So which Christ should we follow – the one who as Jehovah Jireh provides us with bombs and guns with which to kill any government we feel is despotic – or the one who lays down His life for His enemies?

Thursday, September 03, 2009

In Search of Jesus

Once upon a time, in a land and time far away, a human Seed was murdered. And as this Seed died and was buried He seemed to be gone forever. But after three long and dark days, the morning of the third day arrived. And on this morning this Man got up from death and left His tomb in a resurrected mystery. And the Seed that died alone, arose with a harvest of other coming seeds.

Now the path of redemption was now complete and wide open for all who would believe in this Man, Jesus. The message of the cross and resurrection was to be preached throughout the entire world, and the offer of redemption was to be to all men. And the call, for all who by faith would become born again followers of this Risen Jesus, would be a call to humility, love, and power.

These followers of Jesus would be peacemakers and gentle, seeking the good of everyone else above their own. They would be known for their love, and although they would not compromise the gospel message, they would present it in humble boldness and bathed in fervent prayer.

These citizens of a new kingdom would eschew all earthly endeavors meant to bring about change without Jesus. They would humbly be separate and different than others yet completely engaged in other ways meant to showcase the redemption of Jesus. They were free slaves of the Most High and were busy spreading the knowledge of their Savior and Lord. Their eyes were set on eternity and their sojourning here was meant to point to the eternal. And among a world of hatred and selfishness, their lives would be remarkably different and conduits for people to see the Creator and His offer of eternal redemption.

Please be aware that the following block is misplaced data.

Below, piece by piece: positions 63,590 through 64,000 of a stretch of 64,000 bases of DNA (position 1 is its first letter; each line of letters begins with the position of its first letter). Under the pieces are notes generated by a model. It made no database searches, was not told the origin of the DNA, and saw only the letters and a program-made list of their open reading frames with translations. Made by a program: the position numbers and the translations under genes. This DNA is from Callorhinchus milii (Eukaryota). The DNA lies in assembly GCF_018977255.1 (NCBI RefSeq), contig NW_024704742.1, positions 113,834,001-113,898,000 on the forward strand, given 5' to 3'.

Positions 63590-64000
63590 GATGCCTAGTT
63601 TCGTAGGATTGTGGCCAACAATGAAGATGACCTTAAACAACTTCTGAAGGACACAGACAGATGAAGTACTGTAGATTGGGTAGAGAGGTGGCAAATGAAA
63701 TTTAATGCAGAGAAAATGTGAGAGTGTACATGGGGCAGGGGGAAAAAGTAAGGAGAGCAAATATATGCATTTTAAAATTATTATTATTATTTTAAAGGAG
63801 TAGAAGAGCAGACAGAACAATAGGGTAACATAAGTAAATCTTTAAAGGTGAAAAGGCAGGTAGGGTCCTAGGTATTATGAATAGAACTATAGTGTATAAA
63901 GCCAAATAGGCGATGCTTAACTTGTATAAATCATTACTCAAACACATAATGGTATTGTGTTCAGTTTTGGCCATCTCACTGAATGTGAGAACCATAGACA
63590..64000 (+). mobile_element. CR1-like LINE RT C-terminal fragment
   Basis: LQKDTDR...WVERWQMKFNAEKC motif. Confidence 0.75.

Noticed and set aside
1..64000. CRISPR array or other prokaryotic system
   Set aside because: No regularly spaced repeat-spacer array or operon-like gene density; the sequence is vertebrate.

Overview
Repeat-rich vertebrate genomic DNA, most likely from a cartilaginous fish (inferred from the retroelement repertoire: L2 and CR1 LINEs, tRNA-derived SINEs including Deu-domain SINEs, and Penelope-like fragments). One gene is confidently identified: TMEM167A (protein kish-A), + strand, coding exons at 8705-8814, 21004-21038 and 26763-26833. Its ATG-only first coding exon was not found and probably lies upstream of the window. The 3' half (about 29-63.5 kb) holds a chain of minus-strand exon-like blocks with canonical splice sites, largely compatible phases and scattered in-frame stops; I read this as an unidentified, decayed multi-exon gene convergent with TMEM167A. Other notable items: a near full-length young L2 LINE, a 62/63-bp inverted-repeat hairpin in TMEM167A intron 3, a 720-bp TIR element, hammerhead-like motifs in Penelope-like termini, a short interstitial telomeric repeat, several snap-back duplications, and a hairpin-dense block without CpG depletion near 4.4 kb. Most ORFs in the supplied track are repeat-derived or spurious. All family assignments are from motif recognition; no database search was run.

Their lives would substantiate the gospel message. That plan, that commission, has been abandoned in favor of earthly endeavors, political infighting, words of hatred, judgment toward sinners, and using Jesus as a doctrinal tug-of-war. The life of humble sacrifice is considered too timid. Expressions of divine love for lost rebels is considered compromise. Receiving attacks without responding is considered surrender. Showing grace is considered condoning sin. And if you line up 100 different evangelical groups, from the most staunch Calvinist to the most liberal emergent, you will not see a smidgen of difference in their living expressions of Jesus Christ. The only distinct difference will be battles of ink and paper.

So if a lost sinner would ask, “Where can I go to find Jesus on this earth?”what would we tell that person? Would we have to recite the gospel plan without being able to point to any dramatic lifestyles that could be used as evidence? And when that sinner says, “You mean to tell me that you actually believe you have eternal life with Jesus, and that all who do not believe in Jesus will live eternally in a very bad place, and yet your life doesn’t seem much different than mine?” how do we respond?. And then that perceptive sinner asks these questions:

“Why are you in debt if you are just passing through this life?”
“Why do some Christians speak so harshly of lost people if they need Jesus?”
“If there are so many lost people heading for eternal death, why do you never weep?”
“If you are content in Jesus, why do care what America does?”
“If everything you have belongs to Jesus, why do you fight so much to keep it?”
“Would you give your life for me?”

Are we witnessing the death of New Testament Jesus following?